National Institute of Standards and Technology (NIST) physicists have demonstrated a version of quantum computer memory that lasts longer than 10 seconds, more than 100,000 times longer than previous experiments with charged atoms (ions). These experiments pave the way for reliable quantum computers that will not be harnessed to the limitations of transistors and silicon-based hardware.
Light always travels at 186,000 miles per second (300 Million meters per second) in a vacuum. Well, almost always. A team of scientists at the Ecole Polytechnique Fédérale de Lausanne (EPFL) has been able to control the speed of light, both decreasing and increasing it using off-the-shelf instruments under normal working conditions.
Well written and accessible electronic texts are the holy grail of the digital classroom, and now, an otherwise traditional public school in Tucson, Arizona, Empire High School, has issued Apple iBooks to each of its 340 students, making the notebooks a core component of the academic environment. Students will have access to electronic text books, rather than printed texts.
Commercial internet wi-fi hotspots are popping up in coffee shops and bookstores around the country. Most universities and many public libraries offer free wi-fi service. A quick drive though any but the most downtrodden neighborhoods yields signals from at least a small percentage of the residences. With wi-fi being as popular as it is, why is it that wi-fi infrastructure isn’t as well developed as cellular telephone service? Why hasn’t someone made wi-fi even more accessible?
The U.S. Copyright Office is soliciting opinions, through August 22d, about it’s planned website upgrade that will require the use of Microsoft Internet Explorer, effectively banning most technically-advanced users and all Linux and open-source advocates from its service.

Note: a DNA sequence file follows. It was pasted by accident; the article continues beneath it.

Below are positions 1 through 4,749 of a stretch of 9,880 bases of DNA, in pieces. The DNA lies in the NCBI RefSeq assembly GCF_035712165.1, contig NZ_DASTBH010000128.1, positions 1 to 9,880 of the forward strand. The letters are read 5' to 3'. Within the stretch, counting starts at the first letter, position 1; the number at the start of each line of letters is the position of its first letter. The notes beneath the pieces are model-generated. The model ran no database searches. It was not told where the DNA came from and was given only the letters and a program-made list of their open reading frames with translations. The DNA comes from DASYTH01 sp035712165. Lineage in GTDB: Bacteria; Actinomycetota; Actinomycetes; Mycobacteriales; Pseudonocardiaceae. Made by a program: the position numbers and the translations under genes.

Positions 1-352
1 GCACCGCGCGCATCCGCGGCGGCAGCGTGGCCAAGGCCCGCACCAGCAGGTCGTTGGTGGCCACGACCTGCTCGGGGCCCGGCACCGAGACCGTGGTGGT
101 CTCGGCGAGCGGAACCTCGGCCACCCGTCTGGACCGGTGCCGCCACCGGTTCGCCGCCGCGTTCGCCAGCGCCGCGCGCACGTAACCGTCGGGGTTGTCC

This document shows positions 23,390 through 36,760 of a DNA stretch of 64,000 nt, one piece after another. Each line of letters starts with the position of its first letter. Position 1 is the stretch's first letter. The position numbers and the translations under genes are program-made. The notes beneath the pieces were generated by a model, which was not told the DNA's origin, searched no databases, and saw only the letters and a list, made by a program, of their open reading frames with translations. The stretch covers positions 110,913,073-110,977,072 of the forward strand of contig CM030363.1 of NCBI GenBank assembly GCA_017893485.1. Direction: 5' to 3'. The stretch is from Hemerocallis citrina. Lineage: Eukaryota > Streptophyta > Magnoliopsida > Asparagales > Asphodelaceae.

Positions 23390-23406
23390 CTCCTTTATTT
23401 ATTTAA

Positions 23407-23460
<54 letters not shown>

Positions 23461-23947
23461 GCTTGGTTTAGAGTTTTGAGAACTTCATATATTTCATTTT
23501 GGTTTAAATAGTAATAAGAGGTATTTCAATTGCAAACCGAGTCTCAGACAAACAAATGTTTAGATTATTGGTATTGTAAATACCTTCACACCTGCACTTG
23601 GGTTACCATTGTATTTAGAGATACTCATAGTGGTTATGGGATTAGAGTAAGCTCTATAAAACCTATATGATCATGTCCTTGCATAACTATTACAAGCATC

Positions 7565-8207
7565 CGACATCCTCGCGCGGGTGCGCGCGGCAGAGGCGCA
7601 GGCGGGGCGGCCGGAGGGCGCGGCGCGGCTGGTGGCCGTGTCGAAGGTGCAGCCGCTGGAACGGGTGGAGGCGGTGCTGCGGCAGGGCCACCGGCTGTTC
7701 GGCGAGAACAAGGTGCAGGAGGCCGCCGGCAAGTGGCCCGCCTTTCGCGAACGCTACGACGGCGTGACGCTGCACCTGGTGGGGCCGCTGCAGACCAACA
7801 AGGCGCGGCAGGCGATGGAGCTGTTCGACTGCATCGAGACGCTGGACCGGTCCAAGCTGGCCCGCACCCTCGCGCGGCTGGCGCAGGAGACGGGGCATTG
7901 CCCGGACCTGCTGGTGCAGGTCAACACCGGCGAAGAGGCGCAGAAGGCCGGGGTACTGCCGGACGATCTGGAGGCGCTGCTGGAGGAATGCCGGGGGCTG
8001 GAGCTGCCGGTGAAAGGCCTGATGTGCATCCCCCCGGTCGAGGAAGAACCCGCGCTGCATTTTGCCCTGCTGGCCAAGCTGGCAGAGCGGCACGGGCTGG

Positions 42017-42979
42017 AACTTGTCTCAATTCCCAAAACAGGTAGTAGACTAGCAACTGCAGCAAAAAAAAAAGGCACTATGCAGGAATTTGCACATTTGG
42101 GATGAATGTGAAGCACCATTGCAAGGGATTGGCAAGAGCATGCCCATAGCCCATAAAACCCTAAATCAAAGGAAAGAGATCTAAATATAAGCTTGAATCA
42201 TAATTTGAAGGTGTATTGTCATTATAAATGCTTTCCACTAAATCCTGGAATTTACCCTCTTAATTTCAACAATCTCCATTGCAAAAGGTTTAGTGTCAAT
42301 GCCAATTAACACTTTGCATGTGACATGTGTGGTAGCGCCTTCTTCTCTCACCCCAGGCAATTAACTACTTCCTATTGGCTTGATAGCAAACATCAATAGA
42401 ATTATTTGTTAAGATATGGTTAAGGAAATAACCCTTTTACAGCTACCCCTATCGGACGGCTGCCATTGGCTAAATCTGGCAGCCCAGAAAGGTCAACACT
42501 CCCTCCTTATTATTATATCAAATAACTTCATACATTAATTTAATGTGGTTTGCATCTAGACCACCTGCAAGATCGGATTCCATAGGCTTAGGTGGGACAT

Infosys Technologies, Ltd., the Bangalore-based outsource services company featured in Thomas Freidman’s book, The World is Flat, has admitted 40 interns to it’s global internship program, InStep. Rather than seeking coveted corporate internships in the United States, graduate business students are finding fertile fields abroad. Learning firsthand how outsourcing works, by viewing the process from the money-making end, future business leaders also gain an opportunity to network with peers from 70 international universities; some from the U.S., Japan, Canada, Germany and France.
Google, the premier internet search engine is fast becoming one of the favored sources of news on the net. Now, rather than requiring users to visit the Google News website, Google is delivering information via RSS (Really Simple Syndication) and Atom formats. Using XML (Extensible Markup Language), RSS and Atom formats enable users of aggregation software, commonly called RSS readers, to select topics and receive all available articles currently in publication that are related to that topic.
In the global search engine war, Google and Microsoft each thought that they were in a head-to-head race for the laurel wreath. But, after getting a late start, IBM may very well pass both competitors by moving the finish line.
With the upcoming change to how the United States will calculate Daylight Saving Time (DST), users of digital calendars may find themselves arriving late for appointments. The Energy Policy Act of 2005, expected to be signed into law today, will cause unexpected havoc for electronic calendars, including those in PCs, handheld computers, and even personal digital recorders. Who would have thought?
Microsoft Corporation requires users of it’s flagship operating system, Windows XP, to verify the authenticity of their software installation before downloading patches and updates from Microsoft’s website. The validation tool, called Windows Genuine Advantage (WGA), can easily be cracked without much trouble. This allows users of pirated copies of Microsoft Windows to verify their installation and receive the extra bennies offered from the manufacturer.